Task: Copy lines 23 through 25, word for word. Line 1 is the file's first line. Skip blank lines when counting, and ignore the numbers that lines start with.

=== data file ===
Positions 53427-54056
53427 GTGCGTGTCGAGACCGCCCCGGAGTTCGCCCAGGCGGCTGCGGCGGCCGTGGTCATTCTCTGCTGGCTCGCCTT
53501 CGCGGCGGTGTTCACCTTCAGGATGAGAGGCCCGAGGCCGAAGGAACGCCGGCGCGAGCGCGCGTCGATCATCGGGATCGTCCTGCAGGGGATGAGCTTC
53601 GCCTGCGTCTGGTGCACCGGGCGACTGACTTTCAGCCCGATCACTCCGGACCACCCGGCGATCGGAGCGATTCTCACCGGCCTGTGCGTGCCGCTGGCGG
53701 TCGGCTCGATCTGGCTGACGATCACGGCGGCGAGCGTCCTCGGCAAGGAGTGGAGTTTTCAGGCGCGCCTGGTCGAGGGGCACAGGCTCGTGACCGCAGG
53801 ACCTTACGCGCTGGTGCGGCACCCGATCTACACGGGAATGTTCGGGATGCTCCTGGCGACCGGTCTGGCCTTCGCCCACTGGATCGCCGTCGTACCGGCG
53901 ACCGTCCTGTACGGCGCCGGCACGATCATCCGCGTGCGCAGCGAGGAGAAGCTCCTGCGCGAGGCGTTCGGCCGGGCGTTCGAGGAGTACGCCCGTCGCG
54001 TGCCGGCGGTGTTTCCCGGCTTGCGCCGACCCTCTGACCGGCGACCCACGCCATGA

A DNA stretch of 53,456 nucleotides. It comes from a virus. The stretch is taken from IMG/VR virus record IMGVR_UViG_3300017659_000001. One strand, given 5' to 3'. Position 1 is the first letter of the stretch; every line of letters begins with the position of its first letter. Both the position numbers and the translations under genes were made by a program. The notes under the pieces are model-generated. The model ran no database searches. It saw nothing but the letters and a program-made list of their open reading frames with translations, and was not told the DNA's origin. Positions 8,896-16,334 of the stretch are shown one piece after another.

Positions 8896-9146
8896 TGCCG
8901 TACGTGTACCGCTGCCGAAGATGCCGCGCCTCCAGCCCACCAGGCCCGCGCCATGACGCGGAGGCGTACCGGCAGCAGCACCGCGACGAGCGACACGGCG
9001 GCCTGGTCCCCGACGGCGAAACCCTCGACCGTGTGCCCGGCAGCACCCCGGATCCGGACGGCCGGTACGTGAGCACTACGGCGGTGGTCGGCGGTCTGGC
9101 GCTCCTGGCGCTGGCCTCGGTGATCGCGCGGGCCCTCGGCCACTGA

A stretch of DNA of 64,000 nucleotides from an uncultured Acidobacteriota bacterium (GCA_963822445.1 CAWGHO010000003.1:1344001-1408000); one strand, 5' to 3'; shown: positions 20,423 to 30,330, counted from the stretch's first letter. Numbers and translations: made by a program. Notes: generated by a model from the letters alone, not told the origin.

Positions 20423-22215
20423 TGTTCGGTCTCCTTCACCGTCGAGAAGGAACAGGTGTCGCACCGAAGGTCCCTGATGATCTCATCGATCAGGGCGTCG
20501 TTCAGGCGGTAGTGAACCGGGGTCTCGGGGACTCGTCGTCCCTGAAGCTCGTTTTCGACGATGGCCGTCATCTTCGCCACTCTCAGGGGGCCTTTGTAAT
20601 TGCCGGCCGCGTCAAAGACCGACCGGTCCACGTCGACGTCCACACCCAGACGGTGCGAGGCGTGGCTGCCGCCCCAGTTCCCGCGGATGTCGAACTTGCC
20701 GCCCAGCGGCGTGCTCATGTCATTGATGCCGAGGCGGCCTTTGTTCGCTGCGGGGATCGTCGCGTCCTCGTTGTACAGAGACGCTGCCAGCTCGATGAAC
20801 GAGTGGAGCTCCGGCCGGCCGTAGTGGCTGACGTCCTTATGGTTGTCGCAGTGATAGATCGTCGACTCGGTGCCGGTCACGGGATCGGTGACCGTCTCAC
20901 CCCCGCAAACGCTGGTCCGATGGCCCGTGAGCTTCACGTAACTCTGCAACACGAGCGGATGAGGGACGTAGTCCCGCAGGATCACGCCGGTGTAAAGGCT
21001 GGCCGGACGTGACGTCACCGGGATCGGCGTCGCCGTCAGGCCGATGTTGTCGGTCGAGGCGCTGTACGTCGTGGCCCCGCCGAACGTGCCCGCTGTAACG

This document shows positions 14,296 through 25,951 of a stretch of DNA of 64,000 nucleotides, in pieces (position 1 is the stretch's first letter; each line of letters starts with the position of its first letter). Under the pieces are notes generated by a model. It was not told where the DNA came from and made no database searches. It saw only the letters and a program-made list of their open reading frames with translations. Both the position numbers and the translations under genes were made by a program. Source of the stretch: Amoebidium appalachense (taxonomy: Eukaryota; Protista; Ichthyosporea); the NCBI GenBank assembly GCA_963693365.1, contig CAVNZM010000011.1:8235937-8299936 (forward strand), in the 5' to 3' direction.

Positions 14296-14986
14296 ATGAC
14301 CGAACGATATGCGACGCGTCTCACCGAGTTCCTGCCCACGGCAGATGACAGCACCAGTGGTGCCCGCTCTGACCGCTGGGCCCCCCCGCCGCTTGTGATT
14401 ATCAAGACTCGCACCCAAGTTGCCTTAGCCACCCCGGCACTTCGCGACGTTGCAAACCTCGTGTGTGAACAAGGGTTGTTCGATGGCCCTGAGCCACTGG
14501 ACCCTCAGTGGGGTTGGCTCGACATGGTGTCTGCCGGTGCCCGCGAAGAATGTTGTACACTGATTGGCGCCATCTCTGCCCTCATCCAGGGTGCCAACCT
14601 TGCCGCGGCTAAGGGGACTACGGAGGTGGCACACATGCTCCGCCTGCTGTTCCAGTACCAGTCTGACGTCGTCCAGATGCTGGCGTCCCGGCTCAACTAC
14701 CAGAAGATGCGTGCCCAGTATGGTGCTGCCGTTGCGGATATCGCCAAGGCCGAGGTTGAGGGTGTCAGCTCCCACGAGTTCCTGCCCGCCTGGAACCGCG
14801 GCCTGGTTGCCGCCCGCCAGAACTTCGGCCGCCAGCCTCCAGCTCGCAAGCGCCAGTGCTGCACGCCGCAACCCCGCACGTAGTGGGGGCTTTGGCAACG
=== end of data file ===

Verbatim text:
21001 GGCCGGACGTGACGTCACCGGGATCGGCGTCGCCGTCAGGCCGATGTTGTCGGTCGAGGCGCTGTACGTCGTGGCCCCGCCGAACGTGCCCGCTGTAACG

This document shows positions 14,296 through 25,951 of a stretch of DNA of 64,000 nucleotides, in pieces (position 1 is the stretch's first letter; each line of letters starts with the position of its first letter). Under the pieces are notes generated by a model. It was not told where the DNA came from and made no database searches. It saw only the letters and a program-made list of their open reading frames with translations. Both the position numbers and the translations under genes were made by a program. Source of the stretch: Amoebidium appalachense (taxonomy: Eukaryota; Protista; Ichthyosporea); the NCBI GenBank assembly GCA_963693365.1, contig CAVNZM010000011.1:8235937-8299936 (forward strand), in the 5' to 3' direction.

Positions 14296-14986